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U.S. Industrial Production Up 0.1% on Better Factory Output

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Industrial production
  • U.S. Industrial Production Up 0.1% on Better Factory Output

U.S. industrial output improved slightly in September, suggesting struggling manufacturers may be finding their footing in the second half of the year.

Industrial production—a measure of output at factories, mines and utilities—rose a seasonally adjusted 0.1% in September from August, the Federal Reserve said Monday. Economists surveyed had forecast a 0.2% increase.

Overall manufacturing output, which accounts for more than three-quarters of all industrial production, rose 0.2% last month. Total factory production has increased in three of the past four months, but was flat in September from a year earlier.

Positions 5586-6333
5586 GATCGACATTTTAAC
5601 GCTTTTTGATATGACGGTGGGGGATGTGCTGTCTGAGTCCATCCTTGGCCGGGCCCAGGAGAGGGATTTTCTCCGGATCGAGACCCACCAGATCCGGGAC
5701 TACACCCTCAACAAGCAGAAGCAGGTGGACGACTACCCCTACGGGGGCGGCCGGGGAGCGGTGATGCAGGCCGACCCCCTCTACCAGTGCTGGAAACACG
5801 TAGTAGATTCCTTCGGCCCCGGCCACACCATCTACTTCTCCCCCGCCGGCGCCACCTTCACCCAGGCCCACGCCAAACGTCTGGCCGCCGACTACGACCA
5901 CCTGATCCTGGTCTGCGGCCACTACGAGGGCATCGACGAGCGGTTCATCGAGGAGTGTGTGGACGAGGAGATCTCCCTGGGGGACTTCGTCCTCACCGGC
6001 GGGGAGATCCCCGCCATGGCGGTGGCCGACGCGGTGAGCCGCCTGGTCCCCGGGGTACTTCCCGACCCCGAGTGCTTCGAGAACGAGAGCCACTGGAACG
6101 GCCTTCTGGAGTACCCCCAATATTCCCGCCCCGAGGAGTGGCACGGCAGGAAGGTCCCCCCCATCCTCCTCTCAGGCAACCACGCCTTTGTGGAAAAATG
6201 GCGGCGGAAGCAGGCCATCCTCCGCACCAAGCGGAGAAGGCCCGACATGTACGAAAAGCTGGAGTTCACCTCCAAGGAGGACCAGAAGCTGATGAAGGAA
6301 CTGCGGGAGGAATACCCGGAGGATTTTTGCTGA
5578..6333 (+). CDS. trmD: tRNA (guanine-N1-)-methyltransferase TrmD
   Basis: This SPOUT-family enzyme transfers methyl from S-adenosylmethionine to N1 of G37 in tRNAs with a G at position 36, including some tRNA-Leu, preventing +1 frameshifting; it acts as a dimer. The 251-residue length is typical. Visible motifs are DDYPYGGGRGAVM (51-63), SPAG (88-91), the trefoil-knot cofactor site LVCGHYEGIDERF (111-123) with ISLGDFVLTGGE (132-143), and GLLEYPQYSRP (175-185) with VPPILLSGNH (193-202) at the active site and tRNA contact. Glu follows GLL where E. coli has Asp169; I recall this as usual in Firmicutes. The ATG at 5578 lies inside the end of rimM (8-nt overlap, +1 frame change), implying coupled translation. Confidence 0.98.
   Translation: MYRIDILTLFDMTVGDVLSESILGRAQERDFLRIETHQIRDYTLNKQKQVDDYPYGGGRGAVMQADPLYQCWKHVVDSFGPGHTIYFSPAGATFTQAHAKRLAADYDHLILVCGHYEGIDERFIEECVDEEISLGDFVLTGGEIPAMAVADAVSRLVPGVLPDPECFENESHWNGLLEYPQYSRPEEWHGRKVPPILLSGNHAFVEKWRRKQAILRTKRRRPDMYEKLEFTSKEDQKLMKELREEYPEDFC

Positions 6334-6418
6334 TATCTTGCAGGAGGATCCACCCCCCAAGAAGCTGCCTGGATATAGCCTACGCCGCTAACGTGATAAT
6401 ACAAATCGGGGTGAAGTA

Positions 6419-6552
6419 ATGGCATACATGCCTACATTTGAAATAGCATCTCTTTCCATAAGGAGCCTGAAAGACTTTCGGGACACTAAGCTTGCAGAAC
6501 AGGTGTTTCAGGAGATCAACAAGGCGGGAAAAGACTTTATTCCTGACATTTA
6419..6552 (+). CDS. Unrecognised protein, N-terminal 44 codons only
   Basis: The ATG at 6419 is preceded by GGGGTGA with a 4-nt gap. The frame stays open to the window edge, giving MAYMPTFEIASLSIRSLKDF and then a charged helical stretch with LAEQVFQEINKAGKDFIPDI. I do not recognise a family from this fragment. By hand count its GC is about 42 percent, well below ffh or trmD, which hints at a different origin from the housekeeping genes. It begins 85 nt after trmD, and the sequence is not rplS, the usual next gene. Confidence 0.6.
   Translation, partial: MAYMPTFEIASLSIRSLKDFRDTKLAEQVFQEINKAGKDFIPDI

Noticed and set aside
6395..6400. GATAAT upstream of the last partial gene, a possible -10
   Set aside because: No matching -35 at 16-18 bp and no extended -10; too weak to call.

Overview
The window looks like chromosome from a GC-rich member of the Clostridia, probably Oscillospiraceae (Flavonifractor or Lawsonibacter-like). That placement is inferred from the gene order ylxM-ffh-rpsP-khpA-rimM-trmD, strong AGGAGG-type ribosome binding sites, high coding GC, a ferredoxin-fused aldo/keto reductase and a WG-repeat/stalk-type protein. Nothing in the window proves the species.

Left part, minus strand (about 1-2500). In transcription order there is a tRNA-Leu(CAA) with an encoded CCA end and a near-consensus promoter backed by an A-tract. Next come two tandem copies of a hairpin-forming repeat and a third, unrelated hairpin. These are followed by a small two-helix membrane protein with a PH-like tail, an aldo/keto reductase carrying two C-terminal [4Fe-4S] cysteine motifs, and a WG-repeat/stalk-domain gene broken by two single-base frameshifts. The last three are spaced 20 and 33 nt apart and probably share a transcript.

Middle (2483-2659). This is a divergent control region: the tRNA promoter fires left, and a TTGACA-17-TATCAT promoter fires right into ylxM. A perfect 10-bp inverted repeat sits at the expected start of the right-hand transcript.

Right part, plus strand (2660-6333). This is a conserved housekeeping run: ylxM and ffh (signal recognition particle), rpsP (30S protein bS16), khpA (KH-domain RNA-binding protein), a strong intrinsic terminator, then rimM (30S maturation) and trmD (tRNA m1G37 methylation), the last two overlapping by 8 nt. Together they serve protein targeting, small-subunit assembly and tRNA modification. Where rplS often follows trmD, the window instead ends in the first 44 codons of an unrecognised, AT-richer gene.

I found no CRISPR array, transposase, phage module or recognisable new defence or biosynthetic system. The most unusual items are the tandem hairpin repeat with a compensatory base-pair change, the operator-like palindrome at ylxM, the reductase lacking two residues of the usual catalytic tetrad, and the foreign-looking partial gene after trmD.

Mining production rose 0.4%, its fourth rise in the past five months. The segment, which includes oil drilling, had been battered by a sustained drop in commodity prices. The latest figures suggest the energy sector has stabilized. Still, overall mining output remains 9.4% below its level from a year earlier.

Utilities output was down 1% from the prior month.

Capacity utilization, a measure of how much industries are making as a share of potential output, rose 0.1 percentage point to 75.4%. Economists had projected 75.6%. Last month’s rate was 4.6 percentage points below the long-run average, suggesting there’s still ample slack across the economy.

Overall August output was revised to a steeper 0.5% decline from an initial estimate of down 0.4%. Capacity use was revised down to 75.3% from an initial estimate of 75.5% for the month.